In addition to local projects, Planetair reserves a significant portion of its portfolio for developing countries for two main reasons: first, the effects of global warming are felt worldwide, so it doesn’t matter whether offset projects are carried out in Canada or elsewhere on the planet; second, it is important to finance climate projects in developing countries, which are hardest hit by pollution produced by developed countries responsible for climate change.

Beware of imitations!

Many suppliers on the market offer offset products that do not meet recognized standards. Do not hesitate to ask questions to make sure what you buy is real: verified, real greenhouse gas emissions. Whether you buy from Planetair or another offset retailer, make sure you know what you are investing in. It is part of your responsibility to protect our climate.

How can I be sure that your projects lead to the greenhouse gas reductions you claim?

Our projects are all verified by independent auditors from accredited inspection, verification, testing and certification companies such as SGS, TUV and DNV.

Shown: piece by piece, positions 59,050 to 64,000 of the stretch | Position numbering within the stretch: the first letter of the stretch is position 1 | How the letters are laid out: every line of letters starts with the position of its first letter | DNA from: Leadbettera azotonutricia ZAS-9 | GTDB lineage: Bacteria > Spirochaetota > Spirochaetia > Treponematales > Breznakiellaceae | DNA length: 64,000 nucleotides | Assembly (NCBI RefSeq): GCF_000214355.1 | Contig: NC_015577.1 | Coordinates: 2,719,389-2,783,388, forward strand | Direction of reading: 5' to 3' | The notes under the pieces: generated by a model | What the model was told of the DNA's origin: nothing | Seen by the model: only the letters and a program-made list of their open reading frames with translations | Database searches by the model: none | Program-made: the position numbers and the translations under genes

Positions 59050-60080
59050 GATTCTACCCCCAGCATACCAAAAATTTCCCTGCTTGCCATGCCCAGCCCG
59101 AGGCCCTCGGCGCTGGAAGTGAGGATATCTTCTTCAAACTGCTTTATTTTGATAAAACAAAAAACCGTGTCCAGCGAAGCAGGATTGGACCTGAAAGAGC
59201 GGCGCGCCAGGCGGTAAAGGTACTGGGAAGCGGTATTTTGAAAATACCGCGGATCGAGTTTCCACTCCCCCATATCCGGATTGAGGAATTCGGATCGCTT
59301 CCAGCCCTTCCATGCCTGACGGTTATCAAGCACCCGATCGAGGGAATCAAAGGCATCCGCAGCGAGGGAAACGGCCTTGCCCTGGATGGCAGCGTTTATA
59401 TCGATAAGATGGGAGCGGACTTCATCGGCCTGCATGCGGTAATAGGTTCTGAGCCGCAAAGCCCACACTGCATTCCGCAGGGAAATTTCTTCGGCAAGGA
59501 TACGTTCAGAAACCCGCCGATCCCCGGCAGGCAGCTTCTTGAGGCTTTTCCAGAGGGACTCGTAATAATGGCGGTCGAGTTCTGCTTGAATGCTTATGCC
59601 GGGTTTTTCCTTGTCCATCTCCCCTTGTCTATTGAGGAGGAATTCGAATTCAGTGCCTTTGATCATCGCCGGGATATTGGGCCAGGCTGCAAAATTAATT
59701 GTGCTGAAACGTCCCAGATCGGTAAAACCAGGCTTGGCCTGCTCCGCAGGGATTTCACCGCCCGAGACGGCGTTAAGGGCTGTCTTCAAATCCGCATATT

What is the Gold Standard?

The Planetair project portfolio contains carbon offset certificates that carry the Gold Standard. Gold Standard carbon credits are the highest quality carbon credits currently available for voluntary offsets, and the projects they fund are the premium projects on the market. The method requires that renewable energy and energy efficiency technologies also lead to sustainable development for local communities (such as increased standards of living, knowledge transfer, job creation or pollution reduction). All Gold Standard projects are rigorously tested for environmental quality by registered third parties.

The Gold Standard Foundation only grants its label after third-party validation and project verification. Because of the increased awareness of the need for transparency and rigour on the carbon market, Gold Standard credits are in high demand. They are also very scarce.

Companies appreciate the Gold Standard’s stringent criteria since they know their carbon investment will have value even if policies change.

The Gold Standard was created by WWF and is supported by the David Suzuki Foundation and many international NGOs as a best practice standard to ensure that carbon offset projects maintain the highest levels of environmental integrity and contribute to sustainable development. All Gold Standard-certified projects and programs accelerate progress towards the carbon neutrality ambition of the Paris Agreement while catalyzing impacts towards broader sustainable development goals.

For more information, visit the Gold Standard Foundation website.

How do you calculate residential GHG emissions?